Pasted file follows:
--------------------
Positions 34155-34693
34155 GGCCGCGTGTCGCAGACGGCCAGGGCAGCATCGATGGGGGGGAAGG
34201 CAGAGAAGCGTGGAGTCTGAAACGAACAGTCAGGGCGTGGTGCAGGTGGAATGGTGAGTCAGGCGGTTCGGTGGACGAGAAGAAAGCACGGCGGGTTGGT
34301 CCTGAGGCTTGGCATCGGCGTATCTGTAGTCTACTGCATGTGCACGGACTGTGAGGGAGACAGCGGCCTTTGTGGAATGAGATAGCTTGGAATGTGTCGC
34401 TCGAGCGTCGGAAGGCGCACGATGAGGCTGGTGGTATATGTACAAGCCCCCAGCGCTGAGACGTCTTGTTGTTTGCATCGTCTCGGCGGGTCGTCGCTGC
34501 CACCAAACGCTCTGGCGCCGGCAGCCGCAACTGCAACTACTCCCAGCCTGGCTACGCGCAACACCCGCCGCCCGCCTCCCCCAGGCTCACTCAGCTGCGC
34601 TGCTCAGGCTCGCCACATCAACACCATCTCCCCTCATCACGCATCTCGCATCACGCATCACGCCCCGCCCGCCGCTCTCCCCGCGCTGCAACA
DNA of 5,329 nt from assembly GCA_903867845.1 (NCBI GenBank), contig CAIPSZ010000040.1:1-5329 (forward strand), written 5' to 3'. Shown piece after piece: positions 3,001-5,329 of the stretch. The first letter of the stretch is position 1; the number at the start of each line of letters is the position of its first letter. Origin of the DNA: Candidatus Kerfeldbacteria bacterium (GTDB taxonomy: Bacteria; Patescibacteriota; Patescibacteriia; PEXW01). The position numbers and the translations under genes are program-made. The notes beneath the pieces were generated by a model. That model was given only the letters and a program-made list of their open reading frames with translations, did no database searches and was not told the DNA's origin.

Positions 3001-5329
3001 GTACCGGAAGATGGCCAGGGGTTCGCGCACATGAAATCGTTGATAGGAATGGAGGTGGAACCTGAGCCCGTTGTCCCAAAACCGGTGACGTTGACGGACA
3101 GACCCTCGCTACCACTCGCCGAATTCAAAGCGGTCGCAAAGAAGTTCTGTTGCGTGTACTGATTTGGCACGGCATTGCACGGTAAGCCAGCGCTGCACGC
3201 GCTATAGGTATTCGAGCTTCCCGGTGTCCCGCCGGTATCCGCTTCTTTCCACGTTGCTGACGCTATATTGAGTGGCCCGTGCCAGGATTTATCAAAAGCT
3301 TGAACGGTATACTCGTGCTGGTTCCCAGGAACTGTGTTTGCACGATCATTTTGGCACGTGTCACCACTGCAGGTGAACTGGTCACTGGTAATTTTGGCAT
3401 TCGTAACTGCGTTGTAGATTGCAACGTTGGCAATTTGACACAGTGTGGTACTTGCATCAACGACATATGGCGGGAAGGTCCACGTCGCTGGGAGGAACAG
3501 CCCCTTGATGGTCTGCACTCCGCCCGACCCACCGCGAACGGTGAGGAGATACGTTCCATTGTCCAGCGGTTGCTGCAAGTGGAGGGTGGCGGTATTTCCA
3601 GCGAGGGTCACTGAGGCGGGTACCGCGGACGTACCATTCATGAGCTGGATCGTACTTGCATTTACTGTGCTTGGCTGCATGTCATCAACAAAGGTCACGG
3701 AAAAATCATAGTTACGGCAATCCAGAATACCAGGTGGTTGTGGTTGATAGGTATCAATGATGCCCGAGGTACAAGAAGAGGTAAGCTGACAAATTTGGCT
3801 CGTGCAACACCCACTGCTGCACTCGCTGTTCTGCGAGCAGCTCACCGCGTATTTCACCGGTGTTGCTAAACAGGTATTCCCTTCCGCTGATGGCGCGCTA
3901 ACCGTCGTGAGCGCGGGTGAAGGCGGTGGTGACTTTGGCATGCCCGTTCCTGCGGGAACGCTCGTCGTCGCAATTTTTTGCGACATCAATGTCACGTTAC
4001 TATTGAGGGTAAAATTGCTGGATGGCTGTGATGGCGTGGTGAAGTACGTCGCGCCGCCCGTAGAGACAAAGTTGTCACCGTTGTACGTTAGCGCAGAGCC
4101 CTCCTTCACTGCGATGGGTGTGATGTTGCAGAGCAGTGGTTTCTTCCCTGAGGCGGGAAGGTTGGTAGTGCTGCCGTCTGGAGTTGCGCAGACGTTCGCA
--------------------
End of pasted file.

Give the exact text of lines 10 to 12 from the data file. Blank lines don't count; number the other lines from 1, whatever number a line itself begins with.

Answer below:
3001 GTACCGGAAGATGGCCAGGGGTTCGCGCACATGAAATCGTTGATAGGAATGGAGGTGGAACCTGAGCCCGTTGTCCCAAAACCGGTGACGTTGACGGACA
3101 GACCCTCGCTACCACTCGCCGAATTCAAAGCGGTCGCAAAGAAGTTCTGTTGCGTGTACTGATTTGGCACGGCATTGCACGGTAAGCCAGCGCTGCACGC
3201 GCTATAGGTATTCGAGCTTCCCGGTGTCCCGCCGGTATCCGCTTCTTTCCACGTTGCTGACGCTATATTGAGTGGCCCGTGCCAGGATTTATCAAAAGCT